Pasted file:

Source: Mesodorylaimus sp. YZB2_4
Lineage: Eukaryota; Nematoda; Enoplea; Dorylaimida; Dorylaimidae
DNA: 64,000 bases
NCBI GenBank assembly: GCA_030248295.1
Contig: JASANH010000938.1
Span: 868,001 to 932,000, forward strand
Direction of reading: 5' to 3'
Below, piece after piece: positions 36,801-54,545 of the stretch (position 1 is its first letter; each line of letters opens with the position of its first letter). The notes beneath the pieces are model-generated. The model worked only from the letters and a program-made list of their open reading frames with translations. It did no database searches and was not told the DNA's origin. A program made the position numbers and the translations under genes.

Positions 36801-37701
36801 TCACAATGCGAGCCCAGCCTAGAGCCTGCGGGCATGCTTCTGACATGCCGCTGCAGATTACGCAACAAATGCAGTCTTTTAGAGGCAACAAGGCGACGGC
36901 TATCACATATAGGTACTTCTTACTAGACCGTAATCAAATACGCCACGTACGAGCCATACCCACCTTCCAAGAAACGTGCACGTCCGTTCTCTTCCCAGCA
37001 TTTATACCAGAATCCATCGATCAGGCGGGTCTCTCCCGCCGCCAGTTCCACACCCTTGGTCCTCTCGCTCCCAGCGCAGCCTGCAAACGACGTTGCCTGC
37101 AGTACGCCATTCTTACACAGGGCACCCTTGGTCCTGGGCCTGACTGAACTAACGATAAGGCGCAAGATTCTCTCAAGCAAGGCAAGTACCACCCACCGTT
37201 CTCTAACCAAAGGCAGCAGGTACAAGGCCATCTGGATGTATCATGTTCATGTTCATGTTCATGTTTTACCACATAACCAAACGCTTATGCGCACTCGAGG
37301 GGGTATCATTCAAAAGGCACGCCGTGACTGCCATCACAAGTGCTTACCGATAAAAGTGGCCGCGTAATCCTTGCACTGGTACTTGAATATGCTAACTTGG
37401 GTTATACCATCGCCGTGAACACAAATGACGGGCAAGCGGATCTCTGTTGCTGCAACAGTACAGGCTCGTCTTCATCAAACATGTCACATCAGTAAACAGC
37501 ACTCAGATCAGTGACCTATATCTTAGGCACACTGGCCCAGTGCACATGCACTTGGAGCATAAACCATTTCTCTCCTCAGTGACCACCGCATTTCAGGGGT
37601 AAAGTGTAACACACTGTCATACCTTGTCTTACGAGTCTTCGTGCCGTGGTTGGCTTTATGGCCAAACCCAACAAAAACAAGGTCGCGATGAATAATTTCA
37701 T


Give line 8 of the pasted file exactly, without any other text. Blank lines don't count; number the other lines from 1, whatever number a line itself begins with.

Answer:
Below, piece after piece: positions 36,801-54,545 of the stretch (position 1 is its first letter; each line of letters opens with the position of its first letter). The notes beneath the pieces are model-generated. The model worked only from the letters and a program-made list of their open reading frames with translations. It did no database searches and was not told the DNA's origin. A program made the position numbers and the translations under genes.